To evaluate how ambiguity about the future benefits of a medical service affects patient and physician perceptions of the influence of conflicts of interest (COI) on shared decision making.
Four hundred thirty-nine 18-45 years old U.S. women (“patients”) were randomly assigned to 1 of 3 scenarios representing varying degrees of ambiguity about the future benefits of cord-blood stem cell banking – (A) only unambiguous benefits, (B) both unambiguous and ambiguous benefits, or (C) only ambiguous benefits – and reported their family's willingness to pay (WTP) for the service. They then stated their family's WTP again after learning about a physician's COI. Participants also rated the extent to which they trusted their physicians to make the decision for their family, and who should make the decision (both before and after the disclosure of COI).
Fifty-nine U.S. obstetric providers (“physicians”) were asked to predict a family's WTP in each scenario for families with income <$50K and $50-100K and then predicted what the family's WTP would be when a physician's COI was disclosed. They were also asked to rate the importance (0 = not important, 10 = very important) of avoiding financial relationships with companies that offer services that they might recommend to patients.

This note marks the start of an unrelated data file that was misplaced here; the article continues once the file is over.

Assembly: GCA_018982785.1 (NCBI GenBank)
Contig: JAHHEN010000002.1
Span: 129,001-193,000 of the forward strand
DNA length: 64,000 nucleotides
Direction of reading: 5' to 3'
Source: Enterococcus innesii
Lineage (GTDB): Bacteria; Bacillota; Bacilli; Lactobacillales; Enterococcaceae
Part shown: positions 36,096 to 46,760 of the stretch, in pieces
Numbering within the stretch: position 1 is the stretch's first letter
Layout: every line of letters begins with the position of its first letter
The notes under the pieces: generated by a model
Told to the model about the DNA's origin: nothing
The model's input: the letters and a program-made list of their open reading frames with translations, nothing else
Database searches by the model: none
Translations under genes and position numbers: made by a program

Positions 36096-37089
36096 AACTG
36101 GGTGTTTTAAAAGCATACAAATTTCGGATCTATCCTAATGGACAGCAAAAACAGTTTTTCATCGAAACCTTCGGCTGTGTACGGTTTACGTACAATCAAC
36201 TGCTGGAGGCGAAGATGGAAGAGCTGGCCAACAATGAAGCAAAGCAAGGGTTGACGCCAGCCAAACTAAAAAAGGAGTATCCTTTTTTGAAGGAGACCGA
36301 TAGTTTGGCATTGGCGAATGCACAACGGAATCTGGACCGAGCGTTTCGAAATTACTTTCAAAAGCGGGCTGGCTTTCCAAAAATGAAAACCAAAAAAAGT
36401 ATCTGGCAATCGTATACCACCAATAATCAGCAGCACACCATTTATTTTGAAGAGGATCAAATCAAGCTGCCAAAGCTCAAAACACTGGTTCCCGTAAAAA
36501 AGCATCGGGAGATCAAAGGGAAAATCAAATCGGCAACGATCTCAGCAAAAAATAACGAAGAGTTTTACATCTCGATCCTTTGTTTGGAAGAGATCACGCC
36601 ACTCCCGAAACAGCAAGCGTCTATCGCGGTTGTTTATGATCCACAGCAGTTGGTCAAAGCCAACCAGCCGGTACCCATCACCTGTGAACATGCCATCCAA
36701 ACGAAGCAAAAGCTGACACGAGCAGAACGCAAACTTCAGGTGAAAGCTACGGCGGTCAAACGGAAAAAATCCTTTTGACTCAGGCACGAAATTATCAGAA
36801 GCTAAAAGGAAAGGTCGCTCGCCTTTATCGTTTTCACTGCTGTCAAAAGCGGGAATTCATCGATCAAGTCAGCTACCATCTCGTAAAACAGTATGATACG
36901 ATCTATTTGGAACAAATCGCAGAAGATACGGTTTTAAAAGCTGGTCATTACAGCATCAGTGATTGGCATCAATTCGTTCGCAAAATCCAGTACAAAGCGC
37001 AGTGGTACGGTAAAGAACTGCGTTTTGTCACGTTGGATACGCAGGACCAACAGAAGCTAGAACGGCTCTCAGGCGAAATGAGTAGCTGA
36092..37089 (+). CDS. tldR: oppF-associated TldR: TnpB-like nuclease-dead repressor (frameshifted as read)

Disclosure of a physician's COI significantly reduced WTP by 26-53% (p < 0.05) in both income strata in Scenario C but only in families with income $50-100K in Scenarios A and B (See Figure 1). Trust in having the physician make the decision for their family and willingness to share the decision were both reduced significantly in all scenarios after COI disclosure.
Physicians predicted that WTPs would be reduced by 36-54% in all scenarios for both income strata (p < 0.05). Seventy-one percent of physicians indicated that it is absolutely unacceptable to have financial relationships with companies.
Physicians overestimated the effect of COI in low-income families when the service involved unambiguous benefits but not when the service offered only ambiguous benefits. The overestimation of the COI effect by physicians could be a barrier to COI disclosure during a shared decision making process. COI reduced patients' trust and willingness to share the decision with their physician, regardless of the ambiguity about future benefits.